Why do some COVID-19 patients infect many others, whereas most don’t spread the virus at all?

Updated: Jun 5

Interesting article in Science discusses how SARS-CoV-2 seems to spread in clusters through super-spread events, and the implications of this for viral control.


Here are the key points:

  • SARS-CoV-2 has many documenting cases of superspread events from ships, nursing homes, prisons, restaurants, churches, hospitals, ski resorts, meat packing plants, zumba classes.

  • This could be seen as good news, since it means that maybe our targeted mitigation efforts can be focused on preventing superspread events, and lifting other unnecessary restrictions, e.g. outside activities.

  • They discuss a measure called the dispersion factor, k, for which low values indicate much of the disease spread comes from a small proportion of cases.

  • They mention papers that suggest the dispersion factor is between 0.10 and 0.20, meaning 10-20% of cases produce 80% of new infections.

  • Evidence suggests respiratory and aerosol transmission is the primary mode, and some individuals expel more particles, especially when singing, talking loudly, or breathing deeply and heavily when doing intense exercise.

  • A Japanese study suggests indoor enclosed areas are 19x more likely to spread the virus than outdoor settings.


This article brings up a lot of interesting thoughts. I have been saying for a while that one of the key targeted mitigation strategies we should be focusing on is preventing superspread events. These happen indoors, in crowded conditions, with people unmasked, and sometimes with loud talking, singing, deep breathing or something else that causes many respiratory particles to be expelled. From what I've seen, cool, humid environments (e.g. meatpacking plants) are conducive to spread (take note friends in Texas -- as the heat brings you in to cool, humid indoor environments in AC). Some type of contact tracing would also help. These can be prevented without doing the total lockdowns that have been the strategy of choice in most places.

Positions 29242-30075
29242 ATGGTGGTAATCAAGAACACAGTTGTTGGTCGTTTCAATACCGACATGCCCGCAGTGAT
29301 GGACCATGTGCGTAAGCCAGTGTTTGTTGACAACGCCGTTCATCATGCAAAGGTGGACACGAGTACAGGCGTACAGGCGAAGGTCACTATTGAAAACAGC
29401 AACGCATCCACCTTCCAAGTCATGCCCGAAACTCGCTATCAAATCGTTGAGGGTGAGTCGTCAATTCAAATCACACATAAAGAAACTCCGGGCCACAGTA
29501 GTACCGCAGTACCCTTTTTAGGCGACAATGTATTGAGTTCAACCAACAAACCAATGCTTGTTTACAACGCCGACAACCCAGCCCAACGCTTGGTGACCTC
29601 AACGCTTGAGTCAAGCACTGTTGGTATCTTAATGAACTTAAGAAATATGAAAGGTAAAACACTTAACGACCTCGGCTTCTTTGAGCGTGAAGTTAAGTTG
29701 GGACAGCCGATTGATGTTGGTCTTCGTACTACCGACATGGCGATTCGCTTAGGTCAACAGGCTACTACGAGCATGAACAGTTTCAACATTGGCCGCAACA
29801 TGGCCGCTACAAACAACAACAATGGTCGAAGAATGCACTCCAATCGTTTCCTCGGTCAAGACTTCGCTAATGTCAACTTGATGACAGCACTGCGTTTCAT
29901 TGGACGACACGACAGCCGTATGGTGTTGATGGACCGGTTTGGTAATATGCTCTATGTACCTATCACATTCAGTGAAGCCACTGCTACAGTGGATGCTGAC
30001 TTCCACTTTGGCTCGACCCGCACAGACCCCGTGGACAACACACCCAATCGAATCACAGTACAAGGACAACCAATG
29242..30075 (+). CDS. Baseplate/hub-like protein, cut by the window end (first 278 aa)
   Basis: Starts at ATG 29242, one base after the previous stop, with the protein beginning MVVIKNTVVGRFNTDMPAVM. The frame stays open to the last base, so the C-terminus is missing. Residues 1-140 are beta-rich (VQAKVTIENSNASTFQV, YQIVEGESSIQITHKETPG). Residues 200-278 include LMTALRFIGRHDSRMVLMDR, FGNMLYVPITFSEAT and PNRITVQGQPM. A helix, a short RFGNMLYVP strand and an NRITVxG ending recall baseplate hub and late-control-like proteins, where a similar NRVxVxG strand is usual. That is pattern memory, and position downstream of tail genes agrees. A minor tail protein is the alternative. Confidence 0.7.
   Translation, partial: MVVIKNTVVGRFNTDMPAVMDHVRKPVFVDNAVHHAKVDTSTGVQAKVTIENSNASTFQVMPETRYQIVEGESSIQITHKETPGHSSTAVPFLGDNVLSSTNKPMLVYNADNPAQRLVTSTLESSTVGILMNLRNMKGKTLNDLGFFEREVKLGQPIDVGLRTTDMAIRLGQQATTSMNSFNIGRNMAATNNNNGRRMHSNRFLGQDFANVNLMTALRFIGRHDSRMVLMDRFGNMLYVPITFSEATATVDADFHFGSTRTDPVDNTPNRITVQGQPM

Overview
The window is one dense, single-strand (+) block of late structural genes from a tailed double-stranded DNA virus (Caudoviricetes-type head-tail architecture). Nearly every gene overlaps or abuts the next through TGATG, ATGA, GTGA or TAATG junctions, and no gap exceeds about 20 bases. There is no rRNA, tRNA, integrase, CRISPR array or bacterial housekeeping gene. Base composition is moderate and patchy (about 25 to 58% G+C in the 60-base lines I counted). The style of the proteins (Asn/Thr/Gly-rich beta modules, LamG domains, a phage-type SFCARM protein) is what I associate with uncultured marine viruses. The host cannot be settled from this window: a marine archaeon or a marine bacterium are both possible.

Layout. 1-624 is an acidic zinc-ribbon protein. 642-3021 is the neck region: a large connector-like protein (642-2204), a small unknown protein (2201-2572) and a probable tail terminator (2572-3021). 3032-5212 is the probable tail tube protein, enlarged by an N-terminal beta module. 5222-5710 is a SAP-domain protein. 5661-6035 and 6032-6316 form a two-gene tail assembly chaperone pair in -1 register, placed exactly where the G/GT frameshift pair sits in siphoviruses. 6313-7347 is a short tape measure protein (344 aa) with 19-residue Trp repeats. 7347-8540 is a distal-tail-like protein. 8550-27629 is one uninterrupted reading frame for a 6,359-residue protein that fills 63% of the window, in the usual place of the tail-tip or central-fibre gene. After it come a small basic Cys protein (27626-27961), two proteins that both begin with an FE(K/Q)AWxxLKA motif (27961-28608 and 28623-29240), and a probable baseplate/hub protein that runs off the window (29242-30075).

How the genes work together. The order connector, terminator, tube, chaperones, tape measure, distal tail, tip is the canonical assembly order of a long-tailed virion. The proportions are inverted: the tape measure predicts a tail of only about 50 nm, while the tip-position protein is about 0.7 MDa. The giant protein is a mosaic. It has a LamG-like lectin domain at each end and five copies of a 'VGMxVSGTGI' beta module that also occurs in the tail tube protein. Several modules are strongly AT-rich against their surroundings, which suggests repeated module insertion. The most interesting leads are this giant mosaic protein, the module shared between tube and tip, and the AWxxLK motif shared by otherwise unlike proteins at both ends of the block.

As is quoted in the article: “Shutdowns are an incredibly blunt tool,” he says. “You’re basically saying: We don’t know enough about where transmission is happening to be able to target it, so we’re just going to target all of it.”


However, the flip side of this is that if superspread events from small numbers of people is a primary mode of infection, how can we prevent these? This raises the stakes of mitigation, since there can be a community where the infection is under control that quickly becomes a hot spot if a superspread event happens -- and how can this be prevented? I guess with this virus we just have to accept this can happen -- but take the steps to minimize its probability and decrease the frequency of occurrence.


It also highlights the importance of having a responsive testing and tracing system in place -- to try to nip the effect of superspread in the bud before it fans out more broadly.


Tricky stuff. Hopefully this accruing information can lead to the construction of sustainable and reasonably effective mitigation strategies.


UPDATE 6/5/2020: There is another paper that was put online as a preprint that looks in detail at cases in Hong Kong, a location in which detailed tracking and tracing was done thoroughly, so they could identify/estimate the likely source of infection in many people. This paper found similar results, suggesting by their estimates that 80% of cases are caused by 20% of infected "super spreaders". Again, this should inform the construction of targeted mitigation strategies, of which a primary concern should be to prevent settings conducive to super-spread events. In doing this, it may be possible to lift other unnecessary restrictions, allowing more return to normalcy of life for many people, and still limit the viral spread.


 

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